Plastic surgery, I am pleased to say, currently has one of the highest percentages of female trainees of all the surgical specialties. BAPRAS welcomes and supports anyone who has the enthusiasm and dedication to pursue a career in plastic surgery regardless of who they are. I am delighted to have been elected to be President of this pioneering association with its long history of innovation and excellence. The only previous woman President was Anne Sutherland in 1987 who was also the first woman to be appointed as a consultant plastic surgeon in the UK. I hope there will be many more.

Orthopaedic Trainee – Eve Robertson-Waters
Despite growing up in a ‘medical’ family, my sister and I have been encouraged at every step to ‘do what we love’, whatever that may be. As it happened, I found it impossible not to be fascinated by surgery. Mum is what I imagined a surgeon to look like, and so throughout my life I never doubted that I could do that too. Applying for medical school, I had heard people suggest that this might not be the most compatible career for a woman, especially one who wants a family. Surprisingly, at the age of 17, having a family was not top of my agenda. I found it strange that anyone should make me think about this, and was confused that this did not fit with the evidence available to me: my mum is a surgeon. Not just that, she is the best mum; and, judging by the kitchen adorned with ‘thank you’ cards, a great surgeon. I decided to politely ignore those people.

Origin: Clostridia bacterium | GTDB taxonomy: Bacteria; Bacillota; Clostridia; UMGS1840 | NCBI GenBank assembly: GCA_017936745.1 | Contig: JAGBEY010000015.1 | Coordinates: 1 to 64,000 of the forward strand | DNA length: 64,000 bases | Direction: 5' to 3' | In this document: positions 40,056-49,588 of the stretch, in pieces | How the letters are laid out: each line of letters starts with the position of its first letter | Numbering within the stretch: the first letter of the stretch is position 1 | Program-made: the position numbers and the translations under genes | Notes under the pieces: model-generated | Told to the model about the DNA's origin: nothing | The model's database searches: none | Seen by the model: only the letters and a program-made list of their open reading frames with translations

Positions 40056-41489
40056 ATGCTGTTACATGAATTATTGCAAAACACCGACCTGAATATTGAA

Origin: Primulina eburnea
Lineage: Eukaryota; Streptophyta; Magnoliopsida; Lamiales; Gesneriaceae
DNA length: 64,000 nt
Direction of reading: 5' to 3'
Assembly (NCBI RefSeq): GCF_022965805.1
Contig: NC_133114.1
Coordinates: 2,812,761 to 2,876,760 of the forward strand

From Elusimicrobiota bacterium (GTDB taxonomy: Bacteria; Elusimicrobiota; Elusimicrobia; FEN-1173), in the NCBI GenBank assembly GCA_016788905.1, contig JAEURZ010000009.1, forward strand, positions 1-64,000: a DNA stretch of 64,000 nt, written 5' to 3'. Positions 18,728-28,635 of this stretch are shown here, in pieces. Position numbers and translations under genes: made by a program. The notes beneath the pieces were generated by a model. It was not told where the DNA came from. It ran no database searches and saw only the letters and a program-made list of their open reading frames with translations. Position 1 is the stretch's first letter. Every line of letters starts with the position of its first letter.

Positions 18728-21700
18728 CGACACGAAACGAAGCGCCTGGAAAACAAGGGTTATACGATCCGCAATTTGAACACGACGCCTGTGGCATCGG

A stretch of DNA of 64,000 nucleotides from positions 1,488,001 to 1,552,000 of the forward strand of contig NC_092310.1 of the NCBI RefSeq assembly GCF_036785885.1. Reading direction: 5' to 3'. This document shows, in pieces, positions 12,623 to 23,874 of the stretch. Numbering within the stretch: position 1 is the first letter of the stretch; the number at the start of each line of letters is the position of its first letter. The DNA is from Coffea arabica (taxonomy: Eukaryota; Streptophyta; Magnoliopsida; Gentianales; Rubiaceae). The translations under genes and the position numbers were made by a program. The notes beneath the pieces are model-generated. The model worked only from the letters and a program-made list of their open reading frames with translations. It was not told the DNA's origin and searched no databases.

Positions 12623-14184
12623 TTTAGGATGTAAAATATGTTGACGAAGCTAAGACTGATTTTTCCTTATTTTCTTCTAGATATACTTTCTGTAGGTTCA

In Bristol, I was fortunate enough to meet the (all-male) academic orthopaedic team who came to be friends and mentors, and inspired me to choose orthopaedic surgery as a career. They demonstrated to me that orthopaedics was a team sport, advocating robust collaborative surgical research, with the National Joint Registry. I realised this was a field in which I could apply my love for science to hopefully improve surgical practice. At no moment, from founding the University Orthopaedic Society with my colleague and friend Dr Elizabeth Wilson, to writing my first publication, to attending theatre or fracture clinic, did anyone from that team do anything but offer their wisdom and support; and this has been the same here in Cambridge.

I have been lucky to have only met those who have supported rather than pushed me away from orthopaedics. As a medical student in 2015, my friend was told that the orthopaedic theatre was not a place for women, after which she, understandably, left.